Driving Cleantech Innovation: The Power of Clusters

In the dynamic landscape of cleantech innovation, clusters are catalyzing success. Impressively, start-ups in cleantech innovation clusters in the EU grew at a rate of 20% faster than start-ups outside of a cluster. So what are innovation clusters, and what makes them so successful at generating and scaling innovation? 

The Unique Attributes of Cleantech Clusters 

Cleantech innovation clusters are concentrated local ecosystems with a specific thematic focus on a subsector of cleantech, where local entities collaborate and network in close geographic proximity, usually within a city or region. Think open collaboration and sharing resources with other founders, investors, and potential clients to bring the innovation industry forward. Networking events, pitch days, and hackathons, a pipeline from universities to incubators and accelerators, and engaged government actors, stimulate cluster connectedness and vitality. If this sounds like an inspiring and motivating work environment, you’re right! 

Key Ingredients: Talent, Capital, and Markets 

In addition to the general scaling needs of high growth start-ups, cleantech innovation requires particular emphasis on three key ingredients: talent, capital, and market readiness. Cleantech innovation clusters facilitate access to specialized support for cleantech solutions: technical and commercial talent, risk capital and debt finance providers with expertise in evaluating technical solutions, and avenues to access new markets to commercialize new and disruptive products. 


Cleantech clusters act as breeding grounds for start-ups and SMEs, accelerating growth through feedback loops and network effects between the key ecosystem actors: risk capital providers, corporates, incubators/accelerators, governments, and universities and the start-up ecosystem.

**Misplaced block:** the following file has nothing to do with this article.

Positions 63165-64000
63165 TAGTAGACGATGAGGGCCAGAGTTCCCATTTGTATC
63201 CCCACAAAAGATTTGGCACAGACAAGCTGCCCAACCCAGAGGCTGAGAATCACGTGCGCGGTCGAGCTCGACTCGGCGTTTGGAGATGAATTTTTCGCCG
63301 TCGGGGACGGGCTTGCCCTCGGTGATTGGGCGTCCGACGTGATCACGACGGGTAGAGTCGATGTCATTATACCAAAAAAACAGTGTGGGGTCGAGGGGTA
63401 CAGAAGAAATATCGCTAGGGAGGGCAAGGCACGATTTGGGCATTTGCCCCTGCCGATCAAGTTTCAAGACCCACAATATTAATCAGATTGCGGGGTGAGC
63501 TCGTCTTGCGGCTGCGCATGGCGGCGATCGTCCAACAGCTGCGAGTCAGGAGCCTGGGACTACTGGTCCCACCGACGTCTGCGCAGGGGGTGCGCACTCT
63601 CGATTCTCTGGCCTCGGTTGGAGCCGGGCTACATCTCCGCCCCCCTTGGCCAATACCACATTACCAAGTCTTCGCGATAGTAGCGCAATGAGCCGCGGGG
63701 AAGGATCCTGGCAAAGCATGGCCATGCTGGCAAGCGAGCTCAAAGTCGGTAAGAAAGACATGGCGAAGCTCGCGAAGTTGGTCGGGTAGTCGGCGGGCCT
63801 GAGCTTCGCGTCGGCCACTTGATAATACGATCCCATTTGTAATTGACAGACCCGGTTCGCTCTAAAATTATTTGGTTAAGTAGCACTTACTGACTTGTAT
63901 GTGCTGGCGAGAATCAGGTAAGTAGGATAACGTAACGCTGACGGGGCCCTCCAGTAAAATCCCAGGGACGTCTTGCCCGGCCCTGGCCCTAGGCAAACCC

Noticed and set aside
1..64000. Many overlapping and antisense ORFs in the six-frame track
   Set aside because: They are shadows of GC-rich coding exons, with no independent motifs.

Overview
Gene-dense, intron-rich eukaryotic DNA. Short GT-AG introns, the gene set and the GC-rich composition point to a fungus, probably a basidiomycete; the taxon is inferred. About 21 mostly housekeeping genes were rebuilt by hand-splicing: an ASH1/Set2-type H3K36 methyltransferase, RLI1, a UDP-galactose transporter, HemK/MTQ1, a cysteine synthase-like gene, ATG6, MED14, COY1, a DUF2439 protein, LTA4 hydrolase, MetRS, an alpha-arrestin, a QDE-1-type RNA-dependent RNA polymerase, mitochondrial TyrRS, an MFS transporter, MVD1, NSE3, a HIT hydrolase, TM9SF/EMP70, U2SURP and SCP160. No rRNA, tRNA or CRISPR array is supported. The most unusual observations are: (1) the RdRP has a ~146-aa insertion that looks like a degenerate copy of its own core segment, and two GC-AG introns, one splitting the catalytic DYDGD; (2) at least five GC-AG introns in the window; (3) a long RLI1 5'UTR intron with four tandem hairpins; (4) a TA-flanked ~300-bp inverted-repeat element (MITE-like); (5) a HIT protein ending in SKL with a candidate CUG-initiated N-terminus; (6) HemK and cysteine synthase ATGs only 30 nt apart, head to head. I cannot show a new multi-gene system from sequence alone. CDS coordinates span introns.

Clusters expedite growth potential as start-ups and SMEs quickly gain visibility, have more options for recruiting top-tier talent, and more opportunities to attract investors and meet potential clients. Some key outcomes of clusters are:  ​ 

  • Rapid creation of start-ups and SMEs​ 
  • Faster economic growth and job creation  
  • Bringing more innovation to market ​ 
  • Exploiting regional strengths ​ 
  • Unlocking public funding opportunities ​ 
  • Responsive regulation across technology value chains 
  • Attracting private investments  

Steps for Building or Accelerating Cleantech Clusters 

While there is no one-size-fits-all formula for cluster success, certain actions have proven instrumental in their development. Here we will take you through the key actions to take at a local, national, and international level for building successful cleantech innovation clusters and accelerating start-up and SME growth. 

The Role of Cluster Facilitators 

Cluster facilitators play a pivotal role in driving cluster development. These facilitators, which may be Non-governmental Organization (NGOs), social enterprises, government, or hybrid organizations, provide services to ecosystem actors and collaborate with local and regional governments. In successful clusters, these facilitators act as intermediaries promoting networking, disseminating information on funding and commercial opportunities, and engaging in municipal-level advocacy to boost demand for cleantech solutions. 

Geographic Concentration and National Strategies 

Countries looking to develop cleantech clusters should consider national characteristics, objectives, strategic regions, and priority sectors within the cleantech domain. 

In the U.S., Houston, TX is an example where synergies between key ecosystem actors are accelerating cleantech innovation. As a historical hub for the oil and gas industry, Houston is poised to emerge as a model for transitioning towards renewable energies and away from fossil fuels. The largest cleantech incubator in North America, Greentown Labs, opened its second location in Houston because of this promising opportunity.